Tag Archive for typhoon roke

Typhoon Roke is here

Typhoon Roke has finally made it here. It will pass directly over Nagoya and then Tokyo. The wind doesn’t seem as strong as the previous typhoon, Talas. Rain associated with Roke has caused flooding in Nagoya where authorities issued evacuation orders for 1 million of the 2 million residents of Nagoya. It sounds desperate, but it is not. Most of the residents Nagoya live in multi-story condominium buildings or multi-story apartments. Only householders near the Shonai River are indeed flooded. Affected areas are mainly Moriyama and Tempaku. NHK, the national broadcaster, showed pictures of city residents taking refuge in emergency shelters last night, ahead of additional or continued flooding, and ahead of the approach of the typhoon.

Yesterday many workers and students attending their first days of the new semester were stranded at train stations as underground services were flooded, or high risks due to the winds. The stranding of commuters was the probable cause of mobile phone services working only intermittently. Despite learning that stranded passengers in Tokyo was a huge problem after the March-eleven quake, Nagoya seemed unprepared.

Below are photos from Typhoon Talas. I’m not leaving my area until I’m sure that my home and neighbourhood is safe, then I might venture out. My area has a warning of high risk of storm surge causing inundation. My pictures, below, show the storm surge and tsunami protection, however, not all parts of the dyke is as strong and reinforced as those shown.

Disasters – Images by Andrew Blyth

Typhoon Roke is still coming but

Typhoon Roke is still coming, and at the time of writing, the storm zone is still not over Nagoya (my city). Strangely, we’ve had a large amount of rain, but not a massive amount, but parts of Nagoya have been flooded. I would never have thought this, as the rain was not intense enough for long enough, consequently I never thought to even bother go around the town to take a look. 79,000 people in Nagoya have been told to evacuate, and they are apart of the 1.2 million having to move, too. Currently there is no wind, and the storm zone isn’t over Nagoya, yet. The rain is merely associated with the typhoon.

It appears that mobile phone services are operating in some areas intermittently, perhaps as many stranded commuters are calling home saying that their train services are closed or the underground stations flooded.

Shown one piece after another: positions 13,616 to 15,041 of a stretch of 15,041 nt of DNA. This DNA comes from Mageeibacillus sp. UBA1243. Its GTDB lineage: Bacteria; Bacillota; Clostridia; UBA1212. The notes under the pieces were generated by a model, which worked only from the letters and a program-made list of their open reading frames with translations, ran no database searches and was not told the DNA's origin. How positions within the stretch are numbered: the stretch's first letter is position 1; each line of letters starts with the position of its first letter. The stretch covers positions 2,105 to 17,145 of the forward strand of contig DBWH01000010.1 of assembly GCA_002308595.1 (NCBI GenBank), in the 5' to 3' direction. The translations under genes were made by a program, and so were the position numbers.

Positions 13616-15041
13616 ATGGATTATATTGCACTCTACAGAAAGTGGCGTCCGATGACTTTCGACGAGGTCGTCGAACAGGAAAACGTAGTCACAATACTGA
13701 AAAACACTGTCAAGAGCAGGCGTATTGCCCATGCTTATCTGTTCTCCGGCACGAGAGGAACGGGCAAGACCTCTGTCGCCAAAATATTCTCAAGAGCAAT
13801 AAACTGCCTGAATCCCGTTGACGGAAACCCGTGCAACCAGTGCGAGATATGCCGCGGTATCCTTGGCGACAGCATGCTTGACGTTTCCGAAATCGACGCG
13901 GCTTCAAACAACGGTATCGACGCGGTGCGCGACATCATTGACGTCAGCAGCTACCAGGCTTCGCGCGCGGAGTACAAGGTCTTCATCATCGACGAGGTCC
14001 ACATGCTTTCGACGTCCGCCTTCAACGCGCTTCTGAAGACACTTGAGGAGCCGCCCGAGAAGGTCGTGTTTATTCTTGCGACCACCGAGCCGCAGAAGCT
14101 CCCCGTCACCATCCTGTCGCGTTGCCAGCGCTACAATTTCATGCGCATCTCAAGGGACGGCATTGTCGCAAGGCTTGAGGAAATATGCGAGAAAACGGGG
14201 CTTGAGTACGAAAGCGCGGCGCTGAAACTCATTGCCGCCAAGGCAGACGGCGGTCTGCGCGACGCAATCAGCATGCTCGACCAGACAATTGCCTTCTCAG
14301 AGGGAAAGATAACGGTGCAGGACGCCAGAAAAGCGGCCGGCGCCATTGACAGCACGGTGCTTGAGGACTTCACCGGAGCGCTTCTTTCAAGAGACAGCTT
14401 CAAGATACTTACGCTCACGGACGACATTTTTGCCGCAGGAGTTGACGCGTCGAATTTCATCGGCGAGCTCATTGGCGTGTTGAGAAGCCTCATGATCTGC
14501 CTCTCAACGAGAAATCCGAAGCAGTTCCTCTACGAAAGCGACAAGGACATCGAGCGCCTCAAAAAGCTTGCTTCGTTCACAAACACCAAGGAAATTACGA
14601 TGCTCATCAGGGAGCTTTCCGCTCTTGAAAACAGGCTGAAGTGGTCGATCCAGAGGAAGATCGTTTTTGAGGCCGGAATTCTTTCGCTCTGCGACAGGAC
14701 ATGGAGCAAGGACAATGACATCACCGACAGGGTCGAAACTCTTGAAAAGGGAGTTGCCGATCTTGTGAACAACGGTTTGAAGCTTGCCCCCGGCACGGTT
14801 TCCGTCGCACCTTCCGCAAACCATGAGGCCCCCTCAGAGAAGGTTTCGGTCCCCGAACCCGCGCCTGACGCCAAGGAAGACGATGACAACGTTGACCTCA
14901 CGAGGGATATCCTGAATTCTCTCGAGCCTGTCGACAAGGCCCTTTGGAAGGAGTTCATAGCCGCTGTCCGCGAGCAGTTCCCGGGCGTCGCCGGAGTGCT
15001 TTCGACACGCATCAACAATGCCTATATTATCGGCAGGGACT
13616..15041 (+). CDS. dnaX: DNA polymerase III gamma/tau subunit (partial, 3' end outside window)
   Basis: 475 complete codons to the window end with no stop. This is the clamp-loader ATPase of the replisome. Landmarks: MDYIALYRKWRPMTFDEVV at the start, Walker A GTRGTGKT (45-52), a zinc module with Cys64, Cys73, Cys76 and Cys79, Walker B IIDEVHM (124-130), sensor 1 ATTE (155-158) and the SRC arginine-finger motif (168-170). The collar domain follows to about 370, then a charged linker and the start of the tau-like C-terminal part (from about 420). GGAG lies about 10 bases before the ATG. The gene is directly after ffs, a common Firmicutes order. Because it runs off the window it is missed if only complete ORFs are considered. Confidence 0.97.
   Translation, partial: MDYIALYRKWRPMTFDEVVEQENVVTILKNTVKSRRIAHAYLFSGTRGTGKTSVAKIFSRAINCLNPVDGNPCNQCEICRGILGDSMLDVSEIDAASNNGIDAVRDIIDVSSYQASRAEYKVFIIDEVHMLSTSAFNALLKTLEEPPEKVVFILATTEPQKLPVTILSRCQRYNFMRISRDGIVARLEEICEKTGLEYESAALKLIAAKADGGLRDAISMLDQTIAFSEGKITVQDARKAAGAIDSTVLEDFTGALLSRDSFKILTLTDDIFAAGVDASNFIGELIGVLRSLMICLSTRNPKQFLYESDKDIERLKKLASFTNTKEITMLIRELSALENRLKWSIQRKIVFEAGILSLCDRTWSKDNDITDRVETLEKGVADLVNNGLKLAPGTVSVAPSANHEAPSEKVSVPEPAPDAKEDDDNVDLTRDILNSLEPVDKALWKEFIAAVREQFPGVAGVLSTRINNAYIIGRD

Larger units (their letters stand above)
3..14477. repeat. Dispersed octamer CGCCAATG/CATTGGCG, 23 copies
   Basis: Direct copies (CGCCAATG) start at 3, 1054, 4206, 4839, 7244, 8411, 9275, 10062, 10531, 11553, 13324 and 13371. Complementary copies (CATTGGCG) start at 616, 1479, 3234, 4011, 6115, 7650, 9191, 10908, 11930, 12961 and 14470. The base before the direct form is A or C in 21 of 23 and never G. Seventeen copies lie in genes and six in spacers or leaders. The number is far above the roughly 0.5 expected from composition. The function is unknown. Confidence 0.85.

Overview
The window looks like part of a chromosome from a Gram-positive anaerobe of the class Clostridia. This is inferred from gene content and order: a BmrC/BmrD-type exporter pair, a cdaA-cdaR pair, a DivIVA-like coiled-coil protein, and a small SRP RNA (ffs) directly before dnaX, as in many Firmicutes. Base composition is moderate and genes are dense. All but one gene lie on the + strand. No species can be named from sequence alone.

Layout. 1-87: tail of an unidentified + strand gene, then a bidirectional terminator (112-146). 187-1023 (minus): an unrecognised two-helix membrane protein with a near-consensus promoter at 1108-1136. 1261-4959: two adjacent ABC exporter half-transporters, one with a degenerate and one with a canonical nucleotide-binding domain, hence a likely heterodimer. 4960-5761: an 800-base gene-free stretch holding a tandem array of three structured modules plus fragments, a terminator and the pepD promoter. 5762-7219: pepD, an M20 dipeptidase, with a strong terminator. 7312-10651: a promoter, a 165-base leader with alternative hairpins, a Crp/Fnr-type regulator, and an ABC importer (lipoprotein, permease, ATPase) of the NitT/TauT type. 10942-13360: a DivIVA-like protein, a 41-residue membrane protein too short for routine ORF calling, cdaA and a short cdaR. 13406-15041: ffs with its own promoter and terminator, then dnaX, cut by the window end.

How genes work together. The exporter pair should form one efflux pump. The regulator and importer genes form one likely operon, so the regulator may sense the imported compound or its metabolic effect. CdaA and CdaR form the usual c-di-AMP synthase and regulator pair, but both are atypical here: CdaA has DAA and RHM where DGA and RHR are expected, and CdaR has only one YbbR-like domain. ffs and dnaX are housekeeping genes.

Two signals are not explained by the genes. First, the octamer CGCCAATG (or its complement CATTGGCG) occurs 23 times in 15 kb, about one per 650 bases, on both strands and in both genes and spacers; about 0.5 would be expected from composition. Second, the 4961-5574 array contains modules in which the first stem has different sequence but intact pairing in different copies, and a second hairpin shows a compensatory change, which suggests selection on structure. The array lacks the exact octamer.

For the latest information see the Japan Weather Agency website. I’m afraid I don’t know of any other informational services in languages other than Japanese. Currently, it seems the worst of the storm should have past Nagoya by 6pm Wednesday (local time), but Tokyo would still be affected. Companies often stipulate that if there is a Gale Warming (red) then workers are not required to attend. Most companies are not concerned about the other warnings (including flood, rain, and risks of landslides).

Typhoon Roke

This is the latest typhoon on the list, and is expected to cause more damage than the previous one to hit mainland Japan: Talas. However, since many people were displaced by Typhoon Talas, there probably won’t be many more to be displaced in Roke.

Here is another piece that I wrote on Google+. If you want an invite to Google+, please ask.

NHK reported on the TV news just before 10pm that because of the rain from Typhoon Roke, the natural dams made by landslides from Typhoon Talas earlier this month, may burst as early as tonight. The affected areas in Wakayma and southern Mie prefectures were predicted to have up to 200 to 300mm of rain, but it was predicted that only 30mm (a little more than an inch) of rain is needed for some of them to overflow. Villages downstream should have already been evacuated and remain evacuated since Typhoon Talas. Since Talas all attempts to prevent the homes from being washed away, however, they will surely be lost tonight. The typhoon storm zone isn’t even over the Japan mainland yet, just the rain ahead of the typhoon is causing this damage.


Disasters – Images by Andrew Blyth